agri-food trade in 2017: another record year for eu agri ...· the eu maintains the lead amongst...

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    Foreword 1

    Summary 2

    1. International setting 3

    2. World trade in agri-food 4

    3. EU performance in agri-food trade 4

    3.1 EU agri-food trade development 5

    3.2. EU agri-food export products 7

    3.3. EU agri-food import products 9

    4. Agri-food trade with key partners 11

    4.1. United States 11

    4.2. China 14

    4.3. Brazil 16

    4.4. Japan 17

    4.5. Russia 19

    4.6. Least Developed Countries (LDCs) 20

    Annex 23

    Agri-food trade in 2017: another record year for EU agri-food trade

    2017 has been another bumper year for EU agri-food trade. Trade reached a new record value of 255 billion in 2017: 138 billion of exports and 117 billion of imports. This means that we confirm for yet another year our position as the largest global exporter as well as importer of agri-food products.

    The success of agricultural trade is clearly linked to reforms of the CAP that allow EU producers to be competitive on international markets. But it is also thanks to the worldwide reputation of EU products as being safe, sustainably produced, nutritious and of high quality.

    Our ambitious trade agenda - with recent successes in negotiations with Canada, Japan and Mexico - helps EU farmers and food producers make full use of the opportunities of international markets while recognising the need to provide sufficient safeguards for more sensitive sectors.

    This report provides an overview of the development of EU and worldwide agricultural trade in 2017. Enjoy, it's from Europe!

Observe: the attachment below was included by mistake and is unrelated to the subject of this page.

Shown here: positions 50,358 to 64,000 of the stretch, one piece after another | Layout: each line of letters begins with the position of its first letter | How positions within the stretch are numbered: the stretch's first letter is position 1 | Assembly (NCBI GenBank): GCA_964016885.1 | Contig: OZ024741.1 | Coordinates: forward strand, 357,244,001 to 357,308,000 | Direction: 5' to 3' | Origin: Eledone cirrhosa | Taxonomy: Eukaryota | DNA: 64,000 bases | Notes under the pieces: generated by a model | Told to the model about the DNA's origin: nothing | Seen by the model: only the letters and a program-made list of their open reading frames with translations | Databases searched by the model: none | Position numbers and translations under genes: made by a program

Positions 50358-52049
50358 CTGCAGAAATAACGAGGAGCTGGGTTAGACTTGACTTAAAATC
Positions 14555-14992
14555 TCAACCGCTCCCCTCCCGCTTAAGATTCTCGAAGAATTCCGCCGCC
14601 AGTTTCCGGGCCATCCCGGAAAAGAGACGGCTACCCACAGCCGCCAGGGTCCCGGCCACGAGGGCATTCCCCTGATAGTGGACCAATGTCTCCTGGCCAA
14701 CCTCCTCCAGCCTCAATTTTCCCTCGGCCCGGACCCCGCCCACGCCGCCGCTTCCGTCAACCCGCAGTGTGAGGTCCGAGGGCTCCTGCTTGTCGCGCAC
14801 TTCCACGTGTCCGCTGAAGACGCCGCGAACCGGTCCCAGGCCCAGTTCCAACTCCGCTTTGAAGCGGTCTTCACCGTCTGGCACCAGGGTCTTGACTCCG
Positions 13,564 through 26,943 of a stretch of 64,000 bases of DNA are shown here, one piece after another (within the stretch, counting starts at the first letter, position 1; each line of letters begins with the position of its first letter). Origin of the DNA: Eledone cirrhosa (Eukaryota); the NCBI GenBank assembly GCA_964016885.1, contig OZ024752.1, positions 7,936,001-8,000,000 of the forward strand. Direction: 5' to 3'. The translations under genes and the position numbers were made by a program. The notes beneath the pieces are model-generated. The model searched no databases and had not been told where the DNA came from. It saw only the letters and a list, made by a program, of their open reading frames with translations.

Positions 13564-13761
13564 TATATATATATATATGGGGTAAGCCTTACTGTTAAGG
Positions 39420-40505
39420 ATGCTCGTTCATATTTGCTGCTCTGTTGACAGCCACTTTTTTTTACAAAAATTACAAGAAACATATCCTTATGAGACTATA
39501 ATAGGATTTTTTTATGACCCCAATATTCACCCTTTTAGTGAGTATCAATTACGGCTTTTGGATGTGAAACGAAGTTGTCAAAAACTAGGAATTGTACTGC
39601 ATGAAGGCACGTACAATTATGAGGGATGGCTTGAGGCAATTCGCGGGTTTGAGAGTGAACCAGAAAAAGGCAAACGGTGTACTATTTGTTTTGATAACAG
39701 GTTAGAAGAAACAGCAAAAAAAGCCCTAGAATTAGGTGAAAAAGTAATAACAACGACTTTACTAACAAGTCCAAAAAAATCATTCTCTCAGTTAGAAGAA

Phil Hogan, Commissioner for Agriculture and Rural Development

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    World economic performance picked up again in 2017 after a lacklustre 2016 regarding trade development and general economic climate. World GDP growth has been reported as at least 3% and is expected to remain steady in the coming years. The growth of world merchandise trade volume is estimated at a rate of 3.6%, much stronger than in 2016, where the ratio of trade growth to GDP growth had fallen the first time in 15 years below 1:1.

    Agri-trade worldwide has been expanding in line with these overall trends. All top 5 exporters (EU, US, Brazil, China, Canada) recorded rising agri-food export values in 2017 compared to 2016, with overall exports of the 5 increasing by 4.3%. The agri-food imports of the top 5 importers (EU, US, China, Japan, Canada) likewise increased by 5.3%.

    The EU, which had already largely resisted the sluggish overall trend in the previous year, reached a new record agri-food trade value of 255 billion in 2017 138 billion of exports and 117 billion of imports. This means that the EU confirms for yet another year its position as largest global exporter and importer of agri-foods products.